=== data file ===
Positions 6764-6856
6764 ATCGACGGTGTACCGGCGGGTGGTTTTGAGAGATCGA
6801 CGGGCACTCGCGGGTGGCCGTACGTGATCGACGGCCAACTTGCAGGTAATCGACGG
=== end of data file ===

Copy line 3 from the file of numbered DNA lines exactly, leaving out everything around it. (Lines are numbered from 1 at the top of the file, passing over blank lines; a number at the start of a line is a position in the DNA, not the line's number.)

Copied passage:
6801 CGGGCACTCGCGGGTGGCCGTACGTGATCGACGGCCAACTTGCAGGTAATCGACGG